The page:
LONDON • Britain's new £1 coin with the symbols of England, Scotland, Wales and Northern Ireland went into circulation yesterday, on the eve of the launch of a Brexit process that has put national unity in doubt.
The 12-sided coin is the first change to the shape of the £1 coin since its introduction in 1983. Britain's finance ministry said the new coin would be "the most secure of its kind in the world", to prevent a rise in counterfeits.
About 3 per cent of the current round-shaped coins are fakes.
The new pound coins are thinner, lighter and slightly bigger than the old ones. The new coins also have a hologram-like image that changes from a "£" symbol to the number "1" when viewed from different angles.
"Staying ahead of sophisticated counterfeiters remains a constant challenge and this coin helps in that battle," said Mr Adam Lawrence, head of the Royal Mint, which is producing around 1.5 billion new coins.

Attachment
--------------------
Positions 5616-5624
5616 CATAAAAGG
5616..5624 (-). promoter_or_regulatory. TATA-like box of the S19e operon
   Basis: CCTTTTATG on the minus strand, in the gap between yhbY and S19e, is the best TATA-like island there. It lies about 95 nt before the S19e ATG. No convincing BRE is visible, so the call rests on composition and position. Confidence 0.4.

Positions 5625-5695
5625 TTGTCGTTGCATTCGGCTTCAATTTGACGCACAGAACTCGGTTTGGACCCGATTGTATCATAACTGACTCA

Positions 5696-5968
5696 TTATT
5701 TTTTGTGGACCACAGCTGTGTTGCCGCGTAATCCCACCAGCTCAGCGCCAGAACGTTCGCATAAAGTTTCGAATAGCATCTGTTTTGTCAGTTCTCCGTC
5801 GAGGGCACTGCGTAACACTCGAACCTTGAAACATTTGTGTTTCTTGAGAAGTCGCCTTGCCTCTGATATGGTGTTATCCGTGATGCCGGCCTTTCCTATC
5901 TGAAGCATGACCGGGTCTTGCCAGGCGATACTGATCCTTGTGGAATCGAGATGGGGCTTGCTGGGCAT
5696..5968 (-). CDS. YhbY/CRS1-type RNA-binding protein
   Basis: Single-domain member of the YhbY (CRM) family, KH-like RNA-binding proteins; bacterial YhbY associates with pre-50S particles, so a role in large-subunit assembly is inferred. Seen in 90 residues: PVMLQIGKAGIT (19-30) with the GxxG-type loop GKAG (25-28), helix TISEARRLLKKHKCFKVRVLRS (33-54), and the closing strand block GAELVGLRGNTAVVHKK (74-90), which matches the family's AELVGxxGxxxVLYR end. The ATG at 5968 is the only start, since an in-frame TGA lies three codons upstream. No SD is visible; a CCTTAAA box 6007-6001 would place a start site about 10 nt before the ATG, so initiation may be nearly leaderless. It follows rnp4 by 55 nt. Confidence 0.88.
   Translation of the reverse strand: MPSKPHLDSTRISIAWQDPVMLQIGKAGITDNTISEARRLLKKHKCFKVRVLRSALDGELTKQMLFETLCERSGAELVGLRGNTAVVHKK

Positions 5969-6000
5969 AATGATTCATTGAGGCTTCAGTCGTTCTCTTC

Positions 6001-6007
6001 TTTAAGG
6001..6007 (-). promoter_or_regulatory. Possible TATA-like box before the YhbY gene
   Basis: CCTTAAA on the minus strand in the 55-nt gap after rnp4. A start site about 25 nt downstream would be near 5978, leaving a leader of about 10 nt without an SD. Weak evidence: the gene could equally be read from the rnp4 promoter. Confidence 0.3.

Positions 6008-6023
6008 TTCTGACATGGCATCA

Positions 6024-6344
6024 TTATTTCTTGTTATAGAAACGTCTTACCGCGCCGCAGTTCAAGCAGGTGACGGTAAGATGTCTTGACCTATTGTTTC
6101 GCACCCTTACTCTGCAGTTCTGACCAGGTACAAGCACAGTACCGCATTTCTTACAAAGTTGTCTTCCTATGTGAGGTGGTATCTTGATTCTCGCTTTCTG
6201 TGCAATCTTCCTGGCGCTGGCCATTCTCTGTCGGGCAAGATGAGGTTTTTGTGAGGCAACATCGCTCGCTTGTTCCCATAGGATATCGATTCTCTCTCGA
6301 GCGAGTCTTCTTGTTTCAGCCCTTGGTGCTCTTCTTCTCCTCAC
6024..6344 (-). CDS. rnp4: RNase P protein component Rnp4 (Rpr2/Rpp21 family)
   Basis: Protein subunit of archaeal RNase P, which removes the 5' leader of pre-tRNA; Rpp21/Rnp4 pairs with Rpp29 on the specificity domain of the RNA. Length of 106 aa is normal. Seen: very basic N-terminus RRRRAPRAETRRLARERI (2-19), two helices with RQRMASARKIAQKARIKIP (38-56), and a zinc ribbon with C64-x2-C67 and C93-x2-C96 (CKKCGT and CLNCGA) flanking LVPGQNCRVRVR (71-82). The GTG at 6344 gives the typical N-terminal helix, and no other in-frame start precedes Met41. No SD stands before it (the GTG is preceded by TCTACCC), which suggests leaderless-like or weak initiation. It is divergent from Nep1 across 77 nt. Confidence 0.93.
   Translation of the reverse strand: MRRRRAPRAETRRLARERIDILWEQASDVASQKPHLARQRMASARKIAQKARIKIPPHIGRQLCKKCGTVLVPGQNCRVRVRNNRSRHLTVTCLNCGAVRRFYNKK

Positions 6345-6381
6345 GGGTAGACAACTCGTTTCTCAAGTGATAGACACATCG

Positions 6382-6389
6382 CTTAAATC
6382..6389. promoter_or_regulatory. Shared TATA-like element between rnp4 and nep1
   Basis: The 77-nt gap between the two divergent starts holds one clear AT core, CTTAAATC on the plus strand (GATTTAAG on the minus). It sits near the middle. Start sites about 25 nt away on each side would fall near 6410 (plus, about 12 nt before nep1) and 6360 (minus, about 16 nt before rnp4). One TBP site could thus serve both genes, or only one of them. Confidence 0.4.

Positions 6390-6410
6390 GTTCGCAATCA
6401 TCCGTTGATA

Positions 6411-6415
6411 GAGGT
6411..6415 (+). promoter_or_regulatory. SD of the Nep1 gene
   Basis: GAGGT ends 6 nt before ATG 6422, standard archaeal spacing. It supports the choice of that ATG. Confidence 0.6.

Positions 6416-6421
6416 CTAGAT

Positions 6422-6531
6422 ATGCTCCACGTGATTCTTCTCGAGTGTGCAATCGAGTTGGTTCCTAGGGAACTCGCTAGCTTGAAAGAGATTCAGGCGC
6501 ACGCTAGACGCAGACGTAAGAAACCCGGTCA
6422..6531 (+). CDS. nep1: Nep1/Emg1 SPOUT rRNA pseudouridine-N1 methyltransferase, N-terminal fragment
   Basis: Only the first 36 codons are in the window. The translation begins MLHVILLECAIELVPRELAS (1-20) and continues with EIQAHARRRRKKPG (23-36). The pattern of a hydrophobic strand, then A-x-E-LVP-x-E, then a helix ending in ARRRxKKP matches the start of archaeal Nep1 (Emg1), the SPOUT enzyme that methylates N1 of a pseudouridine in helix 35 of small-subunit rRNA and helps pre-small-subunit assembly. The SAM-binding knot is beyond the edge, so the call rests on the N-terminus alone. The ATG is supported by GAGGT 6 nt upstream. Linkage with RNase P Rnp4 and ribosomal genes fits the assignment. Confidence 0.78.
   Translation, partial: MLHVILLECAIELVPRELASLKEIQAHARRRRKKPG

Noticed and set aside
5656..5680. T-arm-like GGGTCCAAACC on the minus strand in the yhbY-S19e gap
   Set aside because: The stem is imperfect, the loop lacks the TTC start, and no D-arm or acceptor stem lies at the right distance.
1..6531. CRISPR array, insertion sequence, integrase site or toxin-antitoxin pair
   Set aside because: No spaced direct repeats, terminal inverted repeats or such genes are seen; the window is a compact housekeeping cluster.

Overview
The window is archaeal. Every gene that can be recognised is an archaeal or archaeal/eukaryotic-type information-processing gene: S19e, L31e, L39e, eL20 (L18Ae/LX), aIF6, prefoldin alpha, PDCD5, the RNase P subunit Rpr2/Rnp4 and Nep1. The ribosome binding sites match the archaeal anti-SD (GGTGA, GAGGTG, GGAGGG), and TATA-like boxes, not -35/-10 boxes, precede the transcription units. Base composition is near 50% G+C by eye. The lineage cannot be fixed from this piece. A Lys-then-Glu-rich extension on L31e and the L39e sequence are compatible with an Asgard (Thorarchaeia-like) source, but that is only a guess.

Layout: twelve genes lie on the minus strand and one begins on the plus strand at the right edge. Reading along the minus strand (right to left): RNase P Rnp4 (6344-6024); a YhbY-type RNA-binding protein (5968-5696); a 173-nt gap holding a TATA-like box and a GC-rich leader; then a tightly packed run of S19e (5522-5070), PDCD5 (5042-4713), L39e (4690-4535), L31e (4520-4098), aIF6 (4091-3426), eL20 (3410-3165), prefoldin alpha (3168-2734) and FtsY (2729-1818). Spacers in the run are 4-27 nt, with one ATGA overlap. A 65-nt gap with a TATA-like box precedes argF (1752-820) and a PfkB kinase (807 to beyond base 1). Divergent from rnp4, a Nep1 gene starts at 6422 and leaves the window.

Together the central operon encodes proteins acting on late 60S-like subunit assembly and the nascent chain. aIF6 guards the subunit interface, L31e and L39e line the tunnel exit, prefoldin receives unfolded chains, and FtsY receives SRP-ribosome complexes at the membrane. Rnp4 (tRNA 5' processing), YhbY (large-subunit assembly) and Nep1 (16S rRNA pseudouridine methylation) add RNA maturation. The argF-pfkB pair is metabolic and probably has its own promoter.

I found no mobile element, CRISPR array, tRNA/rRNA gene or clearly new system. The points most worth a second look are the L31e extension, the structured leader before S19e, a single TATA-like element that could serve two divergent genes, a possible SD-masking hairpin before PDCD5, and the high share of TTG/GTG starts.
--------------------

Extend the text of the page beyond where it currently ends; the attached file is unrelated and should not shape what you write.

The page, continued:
The new bi-metallic coin has the same shape as the popular old "threepence" or "threepenny bit" introduced in 1937, which went out with decimalisation in 1971.
Queen Elizabeth II's portrait will be on the obverse side of the new coin; England's rose, Scotland's thistle, Wales' leek and Northern Ireland's shamrock will be on the other side, held in a crown.
The old coins will cease to be legal tender on Oct 15.